It is a market expected to grow to US$100 billion in the near future, and Indian firms want to reap some of the benefits.
The Clean Development Mechanism (CDM) under the Kyoto Protocol allows richer countries to trade their emission-reduction targets with developing countries by buying carbon credits earned by the latter for projects reducing emission of greenhouse gases, those suspected of accumulating in the Earth's atmosphere and trapping the sun's heat, contributing to global warming.
Recent estimates predict that uncontrolled carbon emissions could cost the global economy more than $200 billion annually by 2030 unless the pollution levels are controlled. Environmental group Greenpeace has said that shifting to renewable energy and reducing carbon emissions could save Southeast Asia $80 billion annually.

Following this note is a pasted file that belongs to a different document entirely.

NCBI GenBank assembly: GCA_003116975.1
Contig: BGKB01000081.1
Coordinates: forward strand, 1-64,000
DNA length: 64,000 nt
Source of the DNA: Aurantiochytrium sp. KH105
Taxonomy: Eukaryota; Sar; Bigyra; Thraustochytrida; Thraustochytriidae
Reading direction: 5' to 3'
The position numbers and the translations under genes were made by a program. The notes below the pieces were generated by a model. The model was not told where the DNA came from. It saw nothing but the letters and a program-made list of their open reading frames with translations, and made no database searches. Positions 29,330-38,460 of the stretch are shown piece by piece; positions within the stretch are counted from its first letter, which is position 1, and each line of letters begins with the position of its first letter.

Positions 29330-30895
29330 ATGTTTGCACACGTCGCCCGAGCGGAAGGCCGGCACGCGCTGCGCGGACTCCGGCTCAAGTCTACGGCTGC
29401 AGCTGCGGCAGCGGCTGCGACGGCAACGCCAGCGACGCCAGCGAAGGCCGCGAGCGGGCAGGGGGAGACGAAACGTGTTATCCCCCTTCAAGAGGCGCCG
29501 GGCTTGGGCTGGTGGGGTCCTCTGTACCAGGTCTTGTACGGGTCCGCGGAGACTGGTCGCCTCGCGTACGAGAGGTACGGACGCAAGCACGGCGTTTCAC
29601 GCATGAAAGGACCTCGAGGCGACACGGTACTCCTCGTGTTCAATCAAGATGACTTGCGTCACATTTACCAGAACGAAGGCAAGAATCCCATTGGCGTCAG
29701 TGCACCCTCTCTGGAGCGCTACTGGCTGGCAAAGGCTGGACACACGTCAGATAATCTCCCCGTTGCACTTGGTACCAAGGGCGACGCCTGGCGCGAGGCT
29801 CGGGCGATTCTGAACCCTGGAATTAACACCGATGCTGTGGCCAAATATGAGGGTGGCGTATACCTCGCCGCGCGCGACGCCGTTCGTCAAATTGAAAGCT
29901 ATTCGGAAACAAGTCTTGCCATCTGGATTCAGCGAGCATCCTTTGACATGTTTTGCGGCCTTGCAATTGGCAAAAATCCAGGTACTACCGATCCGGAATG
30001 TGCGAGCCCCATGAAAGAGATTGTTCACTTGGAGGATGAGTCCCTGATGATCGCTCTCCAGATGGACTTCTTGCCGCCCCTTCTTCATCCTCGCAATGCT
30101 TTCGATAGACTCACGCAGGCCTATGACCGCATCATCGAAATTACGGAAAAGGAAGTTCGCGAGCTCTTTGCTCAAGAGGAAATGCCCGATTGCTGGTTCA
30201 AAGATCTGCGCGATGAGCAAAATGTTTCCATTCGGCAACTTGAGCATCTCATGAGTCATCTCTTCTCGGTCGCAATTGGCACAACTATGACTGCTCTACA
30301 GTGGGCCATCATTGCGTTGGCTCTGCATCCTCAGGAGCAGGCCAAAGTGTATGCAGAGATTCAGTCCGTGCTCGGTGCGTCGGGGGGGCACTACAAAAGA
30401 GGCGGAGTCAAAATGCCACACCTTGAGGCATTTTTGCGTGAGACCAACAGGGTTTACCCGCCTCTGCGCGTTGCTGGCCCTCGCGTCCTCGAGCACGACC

Indeed, with the Western world (read Europe and Canada, not the United States yet) looking at the CDM seriously, Indian firms do not want to lose out on the business opportunity due to investments in clean technology.
Recently, an Indian firm won the single largest issuance of carbon credits by the United Nations Framework Convention on Climate Change, which awarded 5.4 million carbon credits to two projects owned by India's JSW Steel. One project was issued 4 million carbon credits, the single biggest credit.
The Federation of Indian Chambers of Commerce and Industry has said that Indian companies may earn almost $4 billion through carbon-credit sales in the near future....
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